Monthly Archives: May 2012
I have often, over the years, complained to my friends that I don’t have any discipline. I’m usually greeted with much resistance to that idea. “Oh no! You have plenty of discipline.” they say, “You write in your morning pages, you feed the kids, you have kept up a weekly blog now for over 9 months.” There is no point in arguing but I laugh to myself.
I really don’t have much discipline. Discipline implies an orderliness and consistency. One of the definitions in my Apple laptop New American Dictionary is: to do something in a controlled and habitual way. I may write my morning pages, feed the kids and keep up a weekly blog but there is nothing controlled or habitual about it.
What I really am is persistent. Again with the dictionary: firm or obstinate continuance in a course of action in spite of difficulty or opposition. (I think the little detail that I’m also usually the one providing the opposition is a topic for another blog.) So either with discipline or with persistence I seem to get things done, but somehow I believe it would be easier for me if I could ease up on the persistence and acquire some more discipline.
Now I suppose I have to provide examples to explain my thesis. This weekend (I think) I have managed to take my blood pressure medications every day. I dole them out along with Orion’s meds first thing in the morning. Of course on a holiday weekend this may be closer to noon, but it’s still first thing. (This counts as discipline except when he’s not here and I forget to do it at all.)
Somehow I can not manage to actually TAKE the medicine when I dole it out. (Again, that would be discipline.) Instead I put it someplace (like on the kitchen counter) where I can’t help but see it, often, throughout the day. Each time I see it I think, “I should probably take those.” Holiday weekend aside, I’ve taken my meds closer to 8pm than the usual 8am all weekend. Nagging at myself until I actually do it, that’s persistence.
Likewise today’s blog. Monday was Memorial Day and so I went out on Sunday morning and took pictures for a blog memorial. I figured I would write it, sit on it, edit it and even if I chose to take the holiday off it would be ready to go Tuesday morning. I would have done all that too, if I was disciplined.
Instead I decided that the memorial blog was a bummer. If I was going to continue to court joy I needed something a little more upbeat. So I changed my focus from a memorial to fond memories. Sounds almost as nitpicky as discipline vs perseverance doesn’t it? The change in wording did change the tone of my thinking and I proceeded to think about fond memories. Then I started to think about photographs.
I have photographs (in theory) for the fond memories blog. They are probably in my flooded and moldy basement. They are not in electronic media. They are not in any particular organization (unless I pull them out of the scrapbooks my mother made for the kids when they were little- her discipline not mine.) This task, besides being daunting, came along with my current frustration with the technology of a new phone. (Karina and I upgraded to smart phones last week and I’m totally lost.)
The nice thing about persistence vs discipline is that persistence is about the outcome and discipline is about how you get there. I’ve actually lost friends (and maybe a husband) over this small distinction. I am very good at fulfilling my promises. If I give you my word I will do what I said. I may, however, not meet your expectations of what I meant.
The friend that I lost asked me to come over and help her with prep for a catering event she was running. She knew it would be an all day affair and I agreed to come in the morning and stay until we were done. She estimated 8 hours. I was having what turned out to be a torturous and complicated pregnancy. The complications started with me throwing up that morning.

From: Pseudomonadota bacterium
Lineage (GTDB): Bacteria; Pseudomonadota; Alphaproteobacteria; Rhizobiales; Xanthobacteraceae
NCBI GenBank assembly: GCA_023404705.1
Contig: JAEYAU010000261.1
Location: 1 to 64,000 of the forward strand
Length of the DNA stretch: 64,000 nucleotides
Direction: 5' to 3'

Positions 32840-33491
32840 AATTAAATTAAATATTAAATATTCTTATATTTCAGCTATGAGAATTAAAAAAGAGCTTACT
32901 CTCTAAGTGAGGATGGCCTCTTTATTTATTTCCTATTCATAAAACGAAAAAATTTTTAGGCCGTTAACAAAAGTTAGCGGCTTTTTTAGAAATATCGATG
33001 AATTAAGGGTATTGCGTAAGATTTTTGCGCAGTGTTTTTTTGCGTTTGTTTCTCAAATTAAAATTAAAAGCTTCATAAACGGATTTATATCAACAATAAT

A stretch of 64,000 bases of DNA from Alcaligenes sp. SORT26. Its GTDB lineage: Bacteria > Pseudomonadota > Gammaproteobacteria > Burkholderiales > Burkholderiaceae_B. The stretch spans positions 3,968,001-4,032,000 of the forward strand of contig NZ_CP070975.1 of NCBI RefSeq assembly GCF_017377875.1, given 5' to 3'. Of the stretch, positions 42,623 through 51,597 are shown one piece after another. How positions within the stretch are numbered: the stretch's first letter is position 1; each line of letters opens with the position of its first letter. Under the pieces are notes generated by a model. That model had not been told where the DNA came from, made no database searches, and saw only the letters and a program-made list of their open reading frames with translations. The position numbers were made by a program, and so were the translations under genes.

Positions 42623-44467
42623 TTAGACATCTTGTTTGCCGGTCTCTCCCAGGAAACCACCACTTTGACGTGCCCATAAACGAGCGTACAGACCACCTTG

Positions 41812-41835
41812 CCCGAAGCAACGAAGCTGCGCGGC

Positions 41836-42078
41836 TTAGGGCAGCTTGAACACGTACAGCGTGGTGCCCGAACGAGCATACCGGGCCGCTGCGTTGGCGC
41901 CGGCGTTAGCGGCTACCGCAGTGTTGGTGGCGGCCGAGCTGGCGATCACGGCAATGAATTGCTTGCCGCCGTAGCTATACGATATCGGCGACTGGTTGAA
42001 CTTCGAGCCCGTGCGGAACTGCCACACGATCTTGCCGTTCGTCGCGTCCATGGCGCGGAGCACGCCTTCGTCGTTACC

I showed up when she asked willing to work. I was really out of it, really sick (but pregnant sick so doing food work didn’t seem problematic). and still persevered through-out the day. I did step out to take a nap at one point and the 8 hour day became closer to 14 hours. I was literally dying (although we didn’t know that at the time.) My friend was really angry about writing me a check for the hours I’d worked. This in spite of my saying “I really don’t know how long I worked or how much time I put in. I know what time I arrived, what time I left and that I took a nap in the middle. I have no idea how much time I lost napping or running to the bathroom.” She expected discipline, I persevered.
So here we have a wordy blog going out quite late in the day on Tuesday, not Monday. The topic isn’t memorial. The photos are essentially nonexistent. None-the-less I continue to produce a weekly blog. Don’t mistake this for discipline. It’s simply persistence.
It seems that I forget to allow joy into my life. Oh, it’s not that it’s not there. I am just very quick to nod at it and dismiss it. I move on to the next thing that needs to be done rather than allowing myself a moment to experience pleasure.
I came to this rather surprising insight while talking with a health coach. We were talking about exercise. She was hoping I’d find something I really like to do. I told her that historically, as soon as I find something I actually like to do I stop doing it. Something else takes precedence, especially if I might be having fun.
I also mentioned that even when good things happen to me I am reluctant to take the time to gloat. Isn’t that an interesting word choice? If I celebrate, delight in the moment, allow myself to experience joy the voice in my head accuses me of gloating. Unpacking the old baggage is a significant part of the work of exploring spirituality, but sometimes it feels like reaching blind into a bag of mousetraps!
Dare I admit that if it wasn’t for my dear friend Kate (THANK YOU!) I probably wouldn’t have even celebrated having my book accepted at the publishers? It’s true. She called me up beaming for me. She had a beer in her hand and insisted I get myself a drink and toast across the phone lines. She gave me permission to actually take some time and bask in the moment. Yes, as stunned and pleased as I was I needed permission to be joyful.